We ambled down to Felix’s school, discussing the school pantomime which came to the school to entertain the children.
Felix did not think much of it. “Charlie and I passed the time by laughing at it,” he said.
“Isn’t that what you’re supposed to do at a pantomime?” I asked.
“No, no- we were laughing at the silly things. Like, during the play, Captain Hook had an English accent and the crocodile had a Scottish accent. And then when they did their bows at the end, it turned out Captain Hook was Scottish and the crocodile was English.
“What’s the point of that?”, he went on, warming to his subject like a true Union man. “They should have made the person who played the crocodile Captain Hook, and the man who played Captain Hook the crocodile. Then they could have used their own accents.”
And there was another thing. The leading part in Peter Pan is a boy, but there was a girl playing it, which made love scenes very confusing indeed, my son related.
It is a strange old business, this cross dressing in the English theatre. The ambiguity of a burly man in a dress-and-slap delights us here. And the dashing young man-who-is-really-a-girl? As a child, I took her for granted. She has always been a part of this very English tradition, the pantomime.
In Shakespeare’s time, boys played girls because girls weren’t allowed. Word has it that when the Restoration allowed women in, no-one wanted to play the old ugly female roles, and so men obliged.
That was before pantomime.
The pantomime began with the need for light relief in the worthy but heavy operas of Restoration England. The high artistes would glide off the stage, and on would come the perpetrators of ‘low opera’, a version of the Commedia Dell’arté. Harlequin and Columbine would typically be running away from Columbine’s disapproving father, who was always waylayed by his servant the clown.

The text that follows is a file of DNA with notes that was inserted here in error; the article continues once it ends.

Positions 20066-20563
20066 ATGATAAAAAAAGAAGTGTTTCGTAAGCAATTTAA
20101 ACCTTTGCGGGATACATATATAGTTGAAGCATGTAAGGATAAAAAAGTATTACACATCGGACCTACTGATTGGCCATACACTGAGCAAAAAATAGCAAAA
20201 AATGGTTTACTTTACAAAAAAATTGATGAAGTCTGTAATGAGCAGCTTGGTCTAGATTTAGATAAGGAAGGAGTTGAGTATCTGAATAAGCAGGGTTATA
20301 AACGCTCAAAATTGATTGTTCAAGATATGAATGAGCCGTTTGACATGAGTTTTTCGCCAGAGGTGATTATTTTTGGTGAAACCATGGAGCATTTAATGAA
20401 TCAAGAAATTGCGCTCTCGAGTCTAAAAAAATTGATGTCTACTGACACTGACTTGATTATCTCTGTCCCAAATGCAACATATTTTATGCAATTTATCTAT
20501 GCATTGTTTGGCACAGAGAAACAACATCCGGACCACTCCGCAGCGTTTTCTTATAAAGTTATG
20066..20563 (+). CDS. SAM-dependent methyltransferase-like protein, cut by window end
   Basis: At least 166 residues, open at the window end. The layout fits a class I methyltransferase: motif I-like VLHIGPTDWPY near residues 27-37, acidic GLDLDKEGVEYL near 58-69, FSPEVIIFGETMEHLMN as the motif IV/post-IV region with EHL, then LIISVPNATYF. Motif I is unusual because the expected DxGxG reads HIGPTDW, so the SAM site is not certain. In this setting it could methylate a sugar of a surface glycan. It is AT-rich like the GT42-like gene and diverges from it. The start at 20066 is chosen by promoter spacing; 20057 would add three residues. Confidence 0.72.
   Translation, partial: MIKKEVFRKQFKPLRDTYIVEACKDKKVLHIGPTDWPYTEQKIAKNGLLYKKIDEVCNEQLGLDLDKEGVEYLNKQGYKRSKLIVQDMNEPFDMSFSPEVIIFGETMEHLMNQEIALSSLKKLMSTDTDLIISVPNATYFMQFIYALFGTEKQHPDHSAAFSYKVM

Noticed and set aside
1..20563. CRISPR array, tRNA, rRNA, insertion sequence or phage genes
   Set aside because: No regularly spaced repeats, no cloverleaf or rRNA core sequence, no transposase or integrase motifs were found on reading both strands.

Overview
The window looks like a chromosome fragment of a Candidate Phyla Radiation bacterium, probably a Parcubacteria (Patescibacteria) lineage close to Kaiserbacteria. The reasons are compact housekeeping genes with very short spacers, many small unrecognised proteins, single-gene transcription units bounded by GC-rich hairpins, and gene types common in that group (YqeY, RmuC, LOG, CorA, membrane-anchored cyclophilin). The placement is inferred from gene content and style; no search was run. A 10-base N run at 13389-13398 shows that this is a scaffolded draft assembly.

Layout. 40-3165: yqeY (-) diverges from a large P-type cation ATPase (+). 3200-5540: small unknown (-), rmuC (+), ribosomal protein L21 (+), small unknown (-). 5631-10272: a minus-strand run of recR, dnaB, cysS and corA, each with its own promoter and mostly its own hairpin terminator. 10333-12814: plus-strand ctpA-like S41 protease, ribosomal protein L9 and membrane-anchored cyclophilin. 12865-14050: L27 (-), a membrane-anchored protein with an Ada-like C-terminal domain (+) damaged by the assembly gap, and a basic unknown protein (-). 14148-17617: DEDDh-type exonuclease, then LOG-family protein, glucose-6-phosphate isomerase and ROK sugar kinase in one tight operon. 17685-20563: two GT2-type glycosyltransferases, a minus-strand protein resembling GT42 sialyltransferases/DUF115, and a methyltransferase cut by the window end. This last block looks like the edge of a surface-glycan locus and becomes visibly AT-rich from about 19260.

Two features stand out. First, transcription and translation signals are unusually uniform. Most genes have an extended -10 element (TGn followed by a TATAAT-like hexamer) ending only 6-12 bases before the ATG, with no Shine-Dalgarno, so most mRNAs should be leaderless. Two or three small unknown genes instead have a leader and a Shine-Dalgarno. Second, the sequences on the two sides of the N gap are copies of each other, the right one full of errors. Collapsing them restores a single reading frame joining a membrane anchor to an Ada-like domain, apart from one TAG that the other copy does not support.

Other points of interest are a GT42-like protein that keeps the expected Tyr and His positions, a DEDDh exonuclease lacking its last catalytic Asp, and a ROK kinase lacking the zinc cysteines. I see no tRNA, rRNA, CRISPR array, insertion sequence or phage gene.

And Harlequin began to introduce a tale: it might be Jack and the Beanstalk, or Aladdin, or LIttle Red Riding Hood. And the moment the story appeared it began to nudge Harlequin and his like out of the way.
Pantomimes based on a familiar story from folklore, sans-Harlequinnade, began to appear.
The kids of the 1800s loved it. There was always slapstick, and comedy, and magic, and stunts. And as the form entered the 1900s, Drury Lane Theatre and its like were introducing tales full of raucous event.
And breeches parts.
In 1819, the part of Jack in Jack and the Beanstalk was played by actress Eliza Povey. The Victorians disapproved heartily of showing any leg, but a loophole meant a woman in pantomime could show a considerable amount of leg without fear of bringing the theatre into disrepute.
Of course, people flocked. Legs meant box office takings. Audiences began to compare which principal boy had the best legs. Tunics replaced breeches. And the tradition has endured, reaching its height during the Edwardian era through to the 1930, but alive and well in Felix’s school today.
The pantomime dame cannot be said to have appeal for the same reasons.
But he- or she- is funny. Celebrated clown Joseph Grimaldi took on the roles first, at Drury Lane; he it was who started the tradition of the singalong, and introduced tumbling in a dress. The audiences loved it. They always have: and they show no sign of tiring now.
I expect we shall go to see a pantomime, some time during the Christmas period. We shall holler “He’s behind you!” when the villain appears, and try to catch the sweets when they are thrown from the stage, and bawl some nonsensical song at the top of our voices.